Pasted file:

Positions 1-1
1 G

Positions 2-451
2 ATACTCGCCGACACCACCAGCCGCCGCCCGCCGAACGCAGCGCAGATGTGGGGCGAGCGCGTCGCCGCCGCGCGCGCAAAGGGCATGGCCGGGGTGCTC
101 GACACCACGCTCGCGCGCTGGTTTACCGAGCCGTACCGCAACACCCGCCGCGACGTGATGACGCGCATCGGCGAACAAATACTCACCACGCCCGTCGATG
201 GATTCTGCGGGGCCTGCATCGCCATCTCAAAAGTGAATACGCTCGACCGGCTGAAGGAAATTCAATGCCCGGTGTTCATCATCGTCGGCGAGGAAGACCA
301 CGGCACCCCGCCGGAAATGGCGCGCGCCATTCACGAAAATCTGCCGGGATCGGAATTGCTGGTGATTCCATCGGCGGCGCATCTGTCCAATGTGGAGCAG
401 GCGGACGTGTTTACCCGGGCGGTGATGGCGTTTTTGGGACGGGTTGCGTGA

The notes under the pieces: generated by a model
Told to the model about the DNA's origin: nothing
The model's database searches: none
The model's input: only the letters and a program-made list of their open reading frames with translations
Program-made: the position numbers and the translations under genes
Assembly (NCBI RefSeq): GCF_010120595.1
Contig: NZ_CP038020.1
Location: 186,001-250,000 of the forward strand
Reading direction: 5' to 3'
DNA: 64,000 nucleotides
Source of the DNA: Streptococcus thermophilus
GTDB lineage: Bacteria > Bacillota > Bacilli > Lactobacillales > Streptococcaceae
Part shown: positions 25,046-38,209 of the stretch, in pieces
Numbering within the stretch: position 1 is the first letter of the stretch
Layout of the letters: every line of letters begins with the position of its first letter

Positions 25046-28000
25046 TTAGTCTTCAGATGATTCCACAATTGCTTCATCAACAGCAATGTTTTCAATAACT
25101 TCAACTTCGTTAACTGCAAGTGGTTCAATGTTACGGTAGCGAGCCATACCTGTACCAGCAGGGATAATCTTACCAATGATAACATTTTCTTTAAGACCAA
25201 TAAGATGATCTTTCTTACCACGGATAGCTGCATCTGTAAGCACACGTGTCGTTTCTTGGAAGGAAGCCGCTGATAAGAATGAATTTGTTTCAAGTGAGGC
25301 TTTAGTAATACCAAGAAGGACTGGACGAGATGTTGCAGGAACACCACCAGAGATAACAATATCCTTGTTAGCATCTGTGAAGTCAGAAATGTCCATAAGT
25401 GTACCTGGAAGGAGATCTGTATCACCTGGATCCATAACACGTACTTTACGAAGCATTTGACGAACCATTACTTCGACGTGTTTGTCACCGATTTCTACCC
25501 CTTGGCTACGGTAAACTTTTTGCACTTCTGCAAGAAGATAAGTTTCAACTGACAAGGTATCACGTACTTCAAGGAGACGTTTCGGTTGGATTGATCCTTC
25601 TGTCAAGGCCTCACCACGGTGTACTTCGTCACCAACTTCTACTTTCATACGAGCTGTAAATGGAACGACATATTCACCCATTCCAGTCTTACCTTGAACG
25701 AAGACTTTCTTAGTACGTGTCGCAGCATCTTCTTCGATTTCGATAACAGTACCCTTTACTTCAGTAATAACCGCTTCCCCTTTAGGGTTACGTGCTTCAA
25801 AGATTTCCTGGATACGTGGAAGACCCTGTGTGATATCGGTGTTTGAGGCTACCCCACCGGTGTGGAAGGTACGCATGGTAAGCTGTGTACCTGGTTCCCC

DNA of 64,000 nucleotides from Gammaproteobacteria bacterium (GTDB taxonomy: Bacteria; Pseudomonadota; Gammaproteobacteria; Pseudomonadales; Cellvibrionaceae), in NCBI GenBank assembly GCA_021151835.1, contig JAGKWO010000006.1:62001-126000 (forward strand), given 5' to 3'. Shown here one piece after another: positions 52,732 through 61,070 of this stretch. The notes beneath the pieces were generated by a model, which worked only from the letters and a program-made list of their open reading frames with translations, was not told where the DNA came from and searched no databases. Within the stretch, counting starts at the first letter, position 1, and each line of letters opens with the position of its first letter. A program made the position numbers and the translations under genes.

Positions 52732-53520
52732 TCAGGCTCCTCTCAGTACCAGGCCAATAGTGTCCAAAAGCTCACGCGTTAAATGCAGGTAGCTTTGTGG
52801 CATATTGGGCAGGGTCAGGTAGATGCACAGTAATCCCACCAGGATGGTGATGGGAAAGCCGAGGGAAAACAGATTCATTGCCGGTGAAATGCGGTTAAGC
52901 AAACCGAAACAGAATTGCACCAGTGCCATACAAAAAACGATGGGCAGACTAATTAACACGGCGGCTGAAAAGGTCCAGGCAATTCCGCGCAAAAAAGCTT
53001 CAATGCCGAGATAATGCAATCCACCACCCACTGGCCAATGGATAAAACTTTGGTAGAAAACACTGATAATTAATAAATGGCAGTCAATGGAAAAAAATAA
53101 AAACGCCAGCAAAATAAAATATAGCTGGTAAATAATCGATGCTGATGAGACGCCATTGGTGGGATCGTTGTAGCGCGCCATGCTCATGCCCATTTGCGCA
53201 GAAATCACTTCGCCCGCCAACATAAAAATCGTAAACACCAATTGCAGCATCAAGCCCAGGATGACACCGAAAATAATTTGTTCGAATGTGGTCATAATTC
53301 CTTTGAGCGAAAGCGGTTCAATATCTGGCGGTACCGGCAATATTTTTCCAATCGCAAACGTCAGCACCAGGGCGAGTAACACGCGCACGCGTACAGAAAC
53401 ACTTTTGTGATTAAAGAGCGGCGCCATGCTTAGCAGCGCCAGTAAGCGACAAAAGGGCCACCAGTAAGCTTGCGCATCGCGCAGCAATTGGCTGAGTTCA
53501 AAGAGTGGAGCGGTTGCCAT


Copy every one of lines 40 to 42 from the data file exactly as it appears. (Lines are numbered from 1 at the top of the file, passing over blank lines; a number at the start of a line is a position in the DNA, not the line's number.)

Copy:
53101 AAACGCCAGCAAAATAAAATATAGCTGGTAAATAATCGATGCTGATGAGACGCCATTGGTGGGATCGTTGTAGCGCGCCATGCTCATGCCCATTTGCGCA
53201 GAAATCACTTCGCCCGCCAACATAAAAATCGTAAACACCAATTGCAGCATCAAGCCCAGGATGACACCGAAAATAATTTGTTCGAATGTGGTCATAATTC
53301 CTTTGAGCGAAAGCGGTTCAATATCTGGCGGTACCGGCAATATTTTTCCAATCGCAAACGTCAGCACCAGGGCGAGTAACACGCGCACGCGTACAGAAAC